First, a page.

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SOX2 anophthalmia syndrome: twelve new cases demonstrating broader phenotype and high frequency of large gene deletions.
  1. Preeti Bakrania (preeti.bakrania{at}dpag.ox.ac.uk),
  2. David O Robinson (david.robinson{at}salisbury.nhs.uk),
  3. David J Bunyan (david.bunyan{at}salisbury.nhs.uk),
  4. Alison Salt (a.salt{at}ich.ucl.ac.uk),
  5. Angela Martin (angela.martin{at}dpag.ox.ac.uk),
  6. John A Crolla (john.crolla{at}salisbury.nhs.uk),
  7. Alexander Wyatt (alexander.wyatt{at}dpag.ox.ac.uk),
  8. Alistair Fielder (a.fielder{at}city.ac.uk),
  9. John Ainsworth (j.r.ainsworth{at}bham.ac.uk),
  10. Anthony Moore (tony.moore{at}ucl.ac.uk),
  11. Steven P Read (s.read{at}salisbury.nhs.uk),
  12. Jimmy Uddin (jmuddin{at}aol.com),
  13. David Laws (david.laws{at}swansea-tr.wales.nhs.uk),
  14. Dora Pascuel-Salcedo (dpascual.hulp{at}salud.madrid.org),
  15. Carmen Ayuso,
  16. Louise Allen (louise{at}louiseallen.com),
  17. J Richard O Collin (sarah.sanders{at}moorfields.nhs.uk),
  18. Nicola Ragge (nicky.ragge{at}dpag.ox.ac.uk)
  1. Dept of Physiology, Anatomy and Genetics, United Kingdom
  2. Wessex Regional Genetics Laboratory, United Kingdom
  3. Wessex Regional Genetics Laboratory, United Kingdom
  4. Wolfson Institute, Great Ormond St Hospital, London, United Kingdom
  5. DPAG, Oxford, United Kingdom
  6. Wessex Regional Genetics Laboratory, Salisbury, United Kingdom
  7. DPAG, Oxford, United Kingdom
  8. Western Eye Hospital and City University, London, United Kingdom
  9. Birmingham Children's Hospital, United Kingdom
  10. Moorfields Eye Hospital, London, United Kingdom
  11. Wessex Regional Genetics Laboratory, Salisbury, United Kingdom
  12. Moorfields Eye Hospital, London, United Kingdom
  13. Singleton Hospital, Swansea, United Kingdom
  14. Adjunto de Immunologia, Hospital La Paz, Madrid, Spain
  15. Fundacion Jimenez Diaz, Madrid, Spain
  16. Addenbrooke's Hospital, Cambridge, United Kingdom
  17. Moorfields Eye Hospital, London, United Kingdom
  18. University of Oxford, United Kingdom

    Abstract

    Background: Developmental eye anomalies, which include anophthalmia (absent eye) or microphthalmia (small eye) are an important cause of severe visual impairment in infants and young children. Heterozygous mutations in SOX2, a SOX1B-HMG box transcription factor, have been found in up to 10% of individuals with severe microphthalmia or anophthalmia and such mutations may also be associated with a range of non-ocular abnormalities.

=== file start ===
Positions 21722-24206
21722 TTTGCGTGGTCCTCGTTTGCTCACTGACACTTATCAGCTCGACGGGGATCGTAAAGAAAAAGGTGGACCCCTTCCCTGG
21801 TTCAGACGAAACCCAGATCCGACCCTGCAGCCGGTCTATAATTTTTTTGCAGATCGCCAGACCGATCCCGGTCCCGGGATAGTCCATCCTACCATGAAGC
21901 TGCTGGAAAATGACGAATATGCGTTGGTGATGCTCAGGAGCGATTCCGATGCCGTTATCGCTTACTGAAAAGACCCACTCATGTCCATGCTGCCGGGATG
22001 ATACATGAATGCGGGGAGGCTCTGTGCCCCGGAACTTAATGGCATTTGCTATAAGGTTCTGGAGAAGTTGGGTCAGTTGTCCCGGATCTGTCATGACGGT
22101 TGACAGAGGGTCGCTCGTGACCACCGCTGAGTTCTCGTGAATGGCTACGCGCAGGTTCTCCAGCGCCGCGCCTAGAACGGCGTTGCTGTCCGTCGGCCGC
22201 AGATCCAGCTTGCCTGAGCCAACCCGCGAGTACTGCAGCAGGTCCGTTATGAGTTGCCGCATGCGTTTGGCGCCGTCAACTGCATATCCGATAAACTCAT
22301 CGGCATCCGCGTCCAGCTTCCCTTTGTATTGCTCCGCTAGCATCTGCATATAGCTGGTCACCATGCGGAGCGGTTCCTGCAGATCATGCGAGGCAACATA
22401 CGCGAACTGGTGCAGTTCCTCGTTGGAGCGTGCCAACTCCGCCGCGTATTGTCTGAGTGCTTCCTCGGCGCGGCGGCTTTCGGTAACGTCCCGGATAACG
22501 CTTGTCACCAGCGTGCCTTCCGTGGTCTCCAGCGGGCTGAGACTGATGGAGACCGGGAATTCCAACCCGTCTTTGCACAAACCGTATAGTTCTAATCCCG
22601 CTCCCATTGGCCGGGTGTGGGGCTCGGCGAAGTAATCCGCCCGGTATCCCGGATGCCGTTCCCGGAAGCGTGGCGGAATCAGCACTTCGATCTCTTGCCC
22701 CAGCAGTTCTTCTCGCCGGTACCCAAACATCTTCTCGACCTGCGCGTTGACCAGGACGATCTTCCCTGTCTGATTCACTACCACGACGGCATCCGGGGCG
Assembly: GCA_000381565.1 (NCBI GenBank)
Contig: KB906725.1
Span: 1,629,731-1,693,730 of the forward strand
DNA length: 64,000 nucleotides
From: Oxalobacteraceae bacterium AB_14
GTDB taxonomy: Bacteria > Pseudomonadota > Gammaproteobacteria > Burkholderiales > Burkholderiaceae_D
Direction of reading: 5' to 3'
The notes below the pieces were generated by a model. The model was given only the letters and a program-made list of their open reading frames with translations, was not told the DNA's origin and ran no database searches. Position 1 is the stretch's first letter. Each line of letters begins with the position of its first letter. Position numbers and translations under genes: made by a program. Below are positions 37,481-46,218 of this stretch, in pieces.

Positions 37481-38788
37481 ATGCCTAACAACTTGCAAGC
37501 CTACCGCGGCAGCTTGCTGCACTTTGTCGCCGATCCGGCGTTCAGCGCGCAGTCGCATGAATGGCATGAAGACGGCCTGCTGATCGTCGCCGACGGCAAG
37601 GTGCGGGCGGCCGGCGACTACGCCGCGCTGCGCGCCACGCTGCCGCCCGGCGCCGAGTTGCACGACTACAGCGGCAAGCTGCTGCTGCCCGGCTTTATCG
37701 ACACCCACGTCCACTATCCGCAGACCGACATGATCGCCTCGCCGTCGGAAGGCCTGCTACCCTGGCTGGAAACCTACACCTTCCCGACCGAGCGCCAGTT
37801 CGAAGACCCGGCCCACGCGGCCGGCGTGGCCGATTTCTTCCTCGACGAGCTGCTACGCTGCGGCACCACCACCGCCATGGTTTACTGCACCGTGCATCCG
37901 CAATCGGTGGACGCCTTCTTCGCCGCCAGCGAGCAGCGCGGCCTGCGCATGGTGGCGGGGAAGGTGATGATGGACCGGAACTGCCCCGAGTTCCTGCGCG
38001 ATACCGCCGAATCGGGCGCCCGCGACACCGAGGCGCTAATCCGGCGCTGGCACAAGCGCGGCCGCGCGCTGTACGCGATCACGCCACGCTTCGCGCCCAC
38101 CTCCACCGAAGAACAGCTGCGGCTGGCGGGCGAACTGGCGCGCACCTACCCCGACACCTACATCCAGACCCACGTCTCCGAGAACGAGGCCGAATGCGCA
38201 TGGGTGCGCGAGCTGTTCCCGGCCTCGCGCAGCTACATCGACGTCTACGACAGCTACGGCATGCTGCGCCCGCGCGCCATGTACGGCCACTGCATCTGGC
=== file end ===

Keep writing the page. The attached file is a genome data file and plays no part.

Methods: We performed mutation analysis on a new cohort of 120 patients with congenital eye abnormalities, mainly anophthalmia, microphthalmia and coloboma. Multiplex Ligation-dependent Probe Amplification (MLPA) and Fluorescence in situ hybridization (FISH) were used to detect whole gene deletion.

    Results: We identified four novel intragenic SOX2 mutations (one single base deletion, one single base duplication and two point mutations generating premature translational termination codons) and two further cases with the previously reported c.70del20 mutation. Of 52 patients with severe microphthalmia or anophthalmia analysed by MLPA, five were found to be deleted for the whole SOX2 gene and one had a partial deletion. In two of these, FISH studies identified sub-microscopic deletions involving a minimum of 328 Kb and 550 Kb. The SOX2 phenotypes include a patient with anophthalmia, oesophageal abnormalities and horseshoe kidney, and a patient with a retinal dystrophy implicating SOX2 in retinal development.

    Conclusion: Our results provide further evidence that SOX2 haploinsufficiency is a common cause of severe developmental ocular malformations and that background genetic variation determines the varying phenotypes. Given the high incidence of whole gene deletion we recommend that all patients with severe microphthalmia or anophthalmia, including unilateral cases are screened by MLPA and FISH for SOX2 deletions.

    • MLPA
    • SOX2
    • anophthalmia
    • microphthalmia
    • retinal dystrophy

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